Recently, a state appellate court issued a written opinion in a car accident case discussing the admissibility of certain evidence presented by the defense. Ultimately, the court concluded that the evidence was properly excluded and affirmed the $1.2 million verdict in favor of the plaintiff. The case is important for Maryland public transit accident victims because it illustrates the importance of expert testimony, as well as the importance of keeping potentially harmful evidence out of the jury’s consideration.
The Facts of the Case
The plaintiff was involved in a car accident with a public transportation vehicle. Although the damage to each vehicle was minor, the plaintiff suffered lingering injuries as a result, including bulging discs.
The plaintiff filed a personal injury lawsuit against the transportation authority, arguing that the negligence of the driver caused his injuries. In its defense, the transportation authority presented the testimony of an expert witness who planned on testifying regarding the “severity of the impact.” Evidently, the expert’s area of study involved the forces that are present in car accidents and how those forces relate to commonly experienced forces someone may experience in everyday life. The expert was not to present any medical evidence or opinion.
The plaintiff argued that the expert’s testimony was unnecessary and harmful because it did not provide the jurors with anything they could not figure out on their own, and it lent scientific authority to the defendant’s case. The court excluded the expert’s testimony, and the jury ultimately returned a verdict of $1.2 million in favor of the plaintiff. The defendant appealed, arguing that the lower court failed to conduct the proper analysis, and the case was reversed by the intermediate appellate court. The plaintiff then appealed to the state’s high court.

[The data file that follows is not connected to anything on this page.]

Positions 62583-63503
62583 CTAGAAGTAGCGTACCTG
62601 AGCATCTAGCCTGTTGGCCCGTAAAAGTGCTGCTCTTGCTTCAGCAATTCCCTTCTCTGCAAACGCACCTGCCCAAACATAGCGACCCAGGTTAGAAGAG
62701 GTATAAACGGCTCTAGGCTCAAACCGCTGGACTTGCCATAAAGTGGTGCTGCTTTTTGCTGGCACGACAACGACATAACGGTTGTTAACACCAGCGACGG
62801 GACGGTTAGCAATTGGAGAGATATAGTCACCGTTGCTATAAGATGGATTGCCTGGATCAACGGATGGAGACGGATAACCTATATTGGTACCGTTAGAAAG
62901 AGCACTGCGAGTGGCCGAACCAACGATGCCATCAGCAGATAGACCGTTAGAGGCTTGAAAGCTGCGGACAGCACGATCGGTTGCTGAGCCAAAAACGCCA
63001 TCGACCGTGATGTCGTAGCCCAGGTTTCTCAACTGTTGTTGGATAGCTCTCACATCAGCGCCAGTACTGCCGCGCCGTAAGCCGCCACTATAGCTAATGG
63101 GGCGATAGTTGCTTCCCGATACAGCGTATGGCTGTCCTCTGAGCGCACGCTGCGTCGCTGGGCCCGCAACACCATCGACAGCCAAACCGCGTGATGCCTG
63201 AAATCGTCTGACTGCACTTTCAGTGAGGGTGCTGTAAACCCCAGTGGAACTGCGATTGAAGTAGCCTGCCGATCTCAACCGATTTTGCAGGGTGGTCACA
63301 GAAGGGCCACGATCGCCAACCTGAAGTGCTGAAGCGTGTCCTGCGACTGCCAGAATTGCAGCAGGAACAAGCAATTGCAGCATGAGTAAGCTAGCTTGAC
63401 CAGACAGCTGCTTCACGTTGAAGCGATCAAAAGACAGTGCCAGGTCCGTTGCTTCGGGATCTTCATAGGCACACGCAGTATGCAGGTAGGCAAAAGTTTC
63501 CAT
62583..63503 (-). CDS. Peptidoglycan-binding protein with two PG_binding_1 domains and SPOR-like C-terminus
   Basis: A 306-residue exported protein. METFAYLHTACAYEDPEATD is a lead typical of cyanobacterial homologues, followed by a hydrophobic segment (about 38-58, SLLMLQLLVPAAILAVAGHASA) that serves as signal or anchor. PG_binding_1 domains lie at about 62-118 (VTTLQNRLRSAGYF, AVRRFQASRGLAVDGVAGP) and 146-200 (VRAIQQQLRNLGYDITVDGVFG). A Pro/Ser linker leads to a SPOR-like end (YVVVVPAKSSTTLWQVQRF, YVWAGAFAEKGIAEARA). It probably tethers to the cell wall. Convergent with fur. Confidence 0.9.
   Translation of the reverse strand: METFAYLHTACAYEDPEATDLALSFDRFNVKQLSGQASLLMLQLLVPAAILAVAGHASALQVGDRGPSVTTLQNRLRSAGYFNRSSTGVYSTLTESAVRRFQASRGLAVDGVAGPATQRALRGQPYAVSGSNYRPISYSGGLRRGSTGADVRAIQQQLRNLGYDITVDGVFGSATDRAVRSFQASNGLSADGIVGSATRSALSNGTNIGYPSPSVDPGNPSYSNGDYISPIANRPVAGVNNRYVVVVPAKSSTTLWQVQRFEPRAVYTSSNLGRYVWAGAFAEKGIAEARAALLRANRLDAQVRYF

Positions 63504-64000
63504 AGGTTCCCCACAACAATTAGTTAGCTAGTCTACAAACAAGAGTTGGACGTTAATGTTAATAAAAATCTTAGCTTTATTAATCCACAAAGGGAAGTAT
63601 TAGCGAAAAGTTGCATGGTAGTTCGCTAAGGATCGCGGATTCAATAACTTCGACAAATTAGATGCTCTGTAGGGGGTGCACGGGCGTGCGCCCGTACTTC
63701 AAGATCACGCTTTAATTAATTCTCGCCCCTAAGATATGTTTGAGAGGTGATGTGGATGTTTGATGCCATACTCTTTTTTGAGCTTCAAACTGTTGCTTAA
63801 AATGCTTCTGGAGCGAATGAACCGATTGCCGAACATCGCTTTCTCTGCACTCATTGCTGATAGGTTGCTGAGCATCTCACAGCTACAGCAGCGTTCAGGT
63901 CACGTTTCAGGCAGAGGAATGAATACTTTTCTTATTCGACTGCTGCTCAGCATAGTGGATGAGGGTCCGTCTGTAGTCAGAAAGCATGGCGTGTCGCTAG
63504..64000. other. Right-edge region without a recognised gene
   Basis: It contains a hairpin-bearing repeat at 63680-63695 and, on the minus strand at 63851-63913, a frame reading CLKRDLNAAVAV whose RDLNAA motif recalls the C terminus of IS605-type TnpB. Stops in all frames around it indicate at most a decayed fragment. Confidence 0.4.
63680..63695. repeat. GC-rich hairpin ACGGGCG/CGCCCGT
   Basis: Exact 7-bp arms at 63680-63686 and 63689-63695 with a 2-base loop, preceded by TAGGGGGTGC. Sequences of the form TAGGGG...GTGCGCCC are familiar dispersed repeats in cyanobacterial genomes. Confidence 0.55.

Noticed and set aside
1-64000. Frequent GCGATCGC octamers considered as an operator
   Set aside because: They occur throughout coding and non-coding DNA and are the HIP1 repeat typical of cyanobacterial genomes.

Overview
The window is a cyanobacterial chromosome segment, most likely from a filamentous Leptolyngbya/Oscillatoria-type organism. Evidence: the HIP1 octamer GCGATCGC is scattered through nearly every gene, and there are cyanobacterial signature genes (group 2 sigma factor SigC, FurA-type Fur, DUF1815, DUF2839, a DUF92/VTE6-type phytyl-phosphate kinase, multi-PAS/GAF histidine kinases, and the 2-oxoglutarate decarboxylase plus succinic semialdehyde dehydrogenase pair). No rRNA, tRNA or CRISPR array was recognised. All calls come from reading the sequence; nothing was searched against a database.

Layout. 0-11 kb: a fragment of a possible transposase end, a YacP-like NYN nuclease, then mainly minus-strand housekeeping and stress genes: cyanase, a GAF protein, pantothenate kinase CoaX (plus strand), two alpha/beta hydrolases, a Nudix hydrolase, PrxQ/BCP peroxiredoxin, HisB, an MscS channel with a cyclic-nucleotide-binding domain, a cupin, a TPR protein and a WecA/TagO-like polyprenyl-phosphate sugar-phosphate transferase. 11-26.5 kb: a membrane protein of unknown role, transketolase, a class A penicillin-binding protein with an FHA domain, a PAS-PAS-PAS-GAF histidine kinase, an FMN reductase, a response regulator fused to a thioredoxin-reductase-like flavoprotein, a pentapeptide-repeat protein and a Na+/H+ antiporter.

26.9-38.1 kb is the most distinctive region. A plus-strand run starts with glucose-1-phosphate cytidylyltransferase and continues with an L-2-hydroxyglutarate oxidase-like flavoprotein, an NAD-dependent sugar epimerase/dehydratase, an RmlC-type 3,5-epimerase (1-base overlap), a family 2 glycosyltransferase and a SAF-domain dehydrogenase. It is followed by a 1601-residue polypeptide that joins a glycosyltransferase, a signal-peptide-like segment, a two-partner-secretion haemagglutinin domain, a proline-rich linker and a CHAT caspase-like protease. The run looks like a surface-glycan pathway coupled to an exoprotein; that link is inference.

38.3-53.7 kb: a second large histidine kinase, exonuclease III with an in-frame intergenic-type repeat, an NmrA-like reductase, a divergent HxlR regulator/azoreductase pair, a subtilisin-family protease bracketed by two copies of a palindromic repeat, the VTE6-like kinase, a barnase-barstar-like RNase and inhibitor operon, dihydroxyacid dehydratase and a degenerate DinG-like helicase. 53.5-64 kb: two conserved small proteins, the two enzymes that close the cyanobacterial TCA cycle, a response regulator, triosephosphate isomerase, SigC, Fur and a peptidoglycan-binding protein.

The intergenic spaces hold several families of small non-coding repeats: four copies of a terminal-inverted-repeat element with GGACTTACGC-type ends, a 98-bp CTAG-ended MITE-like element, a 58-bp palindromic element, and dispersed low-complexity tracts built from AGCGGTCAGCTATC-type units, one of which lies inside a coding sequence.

The Supreme Court’s Opinion
On appeal, the case was again reversed, this time in favor of the plaintiff. The court explained that the trial court acts as a gatekeeper of the evidence, and it is granted broad authority to determine which evidence is appropriate.
Here, the court explained that the trial court was properly exercising its discretion when it excluded the expert’s testimony. The court explained that while the lower court did not conduct the proper analysis, the end result the court reached was still sound. The court explained that, although the same expert had been permitted to testify in a number of other local trials, the decision of whether an expert’s testimony is relevant to a certain case should be determined on a case-by-case basis. Here, the lower court determined that the testimony was prejudicial and did not assist the jury in making its ultimate determination, so it was properly excluded.
Have You Been Injured in a Maryland Bus Accident?
If you or a loved one has recently been injured in a Maryland truck or bus accident, you may be entitled to monetary compensation. The dedicated Maryland personal injury attorneys at the law firm of Lebowitz & Mzhen Personal Injury Lawyers have extensive experience representing victims and their families in a wide range of personal injury matters, including Maryland bus accident cases. To learn more, call 410-654-3600 to schedule a free consultation today.
More Blog Posts:
Roadside Accidents Involving Maryland Semi-Trucks, Maryland Trucking Accident Lawyer Blog, published April 18, 2018.
Virginia Court Dismisses Product Liability Case Against Truck Manufacturer, Maryland Trucking Accident Lawyer Blog, published April 4, 2018.